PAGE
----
Persons with disabilities

A person with any disability shall be entitled to:

  • Be treated with dignity and respect and to be addressed and referred to in a manner that is not demeaning
  • Access educational institutions and facilities for persons with disabilities that are integrated into society to the extent compatible with the interests of the person;
  • Reasonable access to all places, public transport and information;
  • Use Sign language, Braille or other appropriate means of communication
  • Access materials and devices to overcome constraints arising from the person’s disability.

Youth

In order for the youth to effectively access the following services, the federal authorities shall take measures including affirmative action programs:

  • Access relevant education and training
  • Have opportunities to associate, be represented and participate in political, social, economic and other spheres of life
  • Access employment
  • Protection from harmful cultural practices and exploitation.

Minorities and marginalized groups

The federal authorities shall formulate appropriate affirmative action programs aimed at ensuring that minorities and marginalized groups:

  • Participate and are represented in governance and other spheres of life;
  • Are provided special opportunities in educational and economic fields
  • Are provided special opportunities for access to employment
  • Develop their cultural values, languages and practices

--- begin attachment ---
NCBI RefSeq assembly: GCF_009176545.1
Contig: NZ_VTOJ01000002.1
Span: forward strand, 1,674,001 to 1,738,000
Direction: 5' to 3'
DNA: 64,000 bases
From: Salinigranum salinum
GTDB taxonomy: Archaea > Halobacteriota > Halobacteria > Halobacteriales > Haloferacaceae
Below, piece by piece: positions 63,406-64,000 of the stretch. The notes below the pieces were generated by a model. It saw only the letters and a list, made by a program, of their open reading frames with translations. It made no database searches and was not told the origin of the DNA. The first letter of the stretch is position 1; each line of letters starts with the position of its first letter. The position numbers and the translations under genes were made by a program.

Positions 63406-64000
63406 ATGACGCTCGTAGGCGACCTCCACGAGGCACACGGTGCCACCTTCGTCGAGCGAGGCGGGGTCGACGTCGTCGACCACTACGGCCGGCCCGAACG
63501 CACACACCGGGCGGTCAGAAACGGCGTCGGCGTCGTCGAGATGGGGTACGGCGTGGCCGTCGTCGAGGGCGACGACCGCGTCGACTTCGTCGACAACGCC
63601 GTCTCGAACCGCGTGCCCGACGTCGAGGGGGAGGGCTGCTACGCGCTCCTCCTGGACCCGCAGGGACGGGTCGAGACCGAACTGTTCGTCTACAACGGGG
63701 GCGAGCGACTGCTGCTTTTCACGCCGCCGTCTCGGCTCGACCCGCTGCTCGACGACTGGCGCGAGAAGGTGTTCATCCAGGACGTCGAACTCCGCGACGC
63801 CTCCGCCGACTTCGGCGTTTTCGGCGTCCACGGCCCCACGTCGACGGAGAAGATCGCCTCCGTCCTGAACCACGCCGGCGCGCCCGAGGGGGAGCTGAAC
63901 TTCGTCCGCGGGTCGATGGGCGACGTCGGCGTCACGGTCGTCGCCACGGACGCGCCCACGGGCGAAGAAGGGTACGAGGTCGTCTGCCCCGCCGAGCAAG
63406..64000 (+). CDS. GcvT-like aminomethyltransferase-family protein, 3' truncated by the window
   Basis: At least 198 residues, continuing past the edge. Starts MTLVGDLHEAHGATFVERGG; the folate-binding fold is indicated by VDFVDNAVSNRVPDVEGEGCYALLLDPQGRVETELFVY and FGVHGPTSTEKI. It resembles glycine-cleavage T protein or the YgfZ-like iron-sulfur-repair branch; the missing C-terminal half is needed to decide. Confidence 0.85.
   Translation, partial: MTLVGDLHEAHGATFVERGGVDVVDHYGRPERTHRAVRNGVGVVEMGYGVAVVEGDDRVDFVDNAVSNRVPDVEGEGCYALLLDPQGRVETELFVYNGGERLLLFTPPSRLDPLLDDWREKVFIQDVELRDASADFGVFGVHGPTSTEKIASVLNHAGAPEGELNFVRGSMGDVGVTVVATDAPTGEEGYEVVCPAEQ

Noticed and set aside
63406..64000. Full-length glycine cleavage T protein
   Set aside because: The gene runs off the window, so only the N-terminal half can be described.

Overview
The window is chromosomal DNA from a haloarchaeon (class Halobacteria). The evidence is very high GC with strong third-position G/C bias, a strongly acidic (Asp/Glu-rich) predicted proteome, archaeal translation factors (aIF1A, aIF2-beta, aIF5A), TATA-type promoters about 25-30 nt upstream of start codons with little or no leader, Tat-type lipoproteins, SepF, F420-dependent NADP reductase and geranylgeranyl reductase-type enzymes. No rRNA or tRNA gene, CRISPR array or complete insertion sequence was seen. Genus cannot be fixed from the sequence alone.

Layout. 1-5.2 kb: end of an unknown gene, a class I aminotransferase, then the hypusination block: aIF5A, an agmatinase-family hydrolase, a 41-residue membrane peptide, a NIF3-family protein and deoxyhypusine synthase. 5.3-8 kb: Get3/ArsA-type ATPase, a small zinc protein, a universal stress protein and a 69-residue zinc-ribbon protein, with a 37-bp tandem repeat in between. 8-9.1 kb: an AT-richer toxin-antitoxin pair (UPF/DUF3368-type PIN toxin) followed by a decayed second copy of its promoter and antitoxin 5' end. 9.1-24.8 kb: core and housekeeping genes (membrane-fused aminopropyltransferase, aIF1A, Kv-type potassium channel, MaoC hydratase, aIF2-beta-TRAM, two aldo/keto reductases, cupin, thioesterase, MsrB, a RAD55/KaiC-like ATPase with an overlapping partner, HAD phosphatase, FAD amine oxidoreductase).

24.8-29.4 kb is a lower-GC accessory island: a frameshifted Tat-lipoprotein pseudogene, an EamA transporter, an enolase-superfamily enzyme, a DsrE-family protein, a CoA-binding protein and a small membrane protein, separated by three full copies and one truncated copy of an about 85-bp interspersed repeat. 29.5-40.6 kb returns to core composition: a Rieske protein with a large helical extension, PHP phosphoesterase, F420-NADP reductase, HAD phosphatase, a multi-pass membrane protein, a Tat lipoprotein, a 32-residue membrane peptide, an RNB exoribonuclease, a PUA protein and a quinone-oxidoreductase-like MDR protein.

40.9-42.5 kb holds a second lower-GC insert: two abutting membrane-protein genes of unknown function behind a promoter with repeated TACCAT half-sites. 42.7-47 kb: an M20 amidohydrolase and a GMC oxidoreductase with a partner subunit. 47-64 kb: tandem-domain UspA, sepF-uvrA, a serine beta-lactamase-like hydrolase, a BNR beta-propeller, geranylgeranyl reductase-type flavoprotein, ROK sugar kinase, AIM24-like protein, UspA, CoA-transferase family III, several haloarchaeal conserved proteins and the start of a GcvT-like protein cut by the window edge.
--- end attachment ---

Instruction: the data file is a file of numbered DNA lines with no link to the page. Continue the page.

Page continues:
• Have reasonable access to water, health services and infrastructure

Other members of society

This is mainly for the elderly members of the society. In this case the federal authorities shall develop effective measures to ensure the rights of older persons to fully participate in the affairs of society, pursue their personal development, live in dignity and respect and be free from abuse and receive reasonable care and assistance from their family and federal authorities. This is to ensure that these useful members of society can easily circum to condition associated with neglect and disuse.

Federal Republic of South Sudan Human Right Commission (FRSSHURC)

The main objectives of establishing a human rights commission are toprotect the sovereignty of the people, ensure that all federal and state organs observe democratic values and principles of the country and to promote constitutionalism.

Establishment of FRSSHURC

The human rightcommission shall be an independent body incorporated with perpetual succession and a seal capable of suing and be sued in its corporate name. Members of the commission shall be subject only to the Federal constitution and law. They shall be independent and not subject to direction or control by any person or authority. The budget of each commission shall be a separate vote allocated by Federal Parliament. The aim here is to ensure that the commission is not subjected to the executive, parliament or judiciary when performing its functions and responsibilities. In addition this commission will have powers to summon witnesses to aid in any investigation the commission is involved in.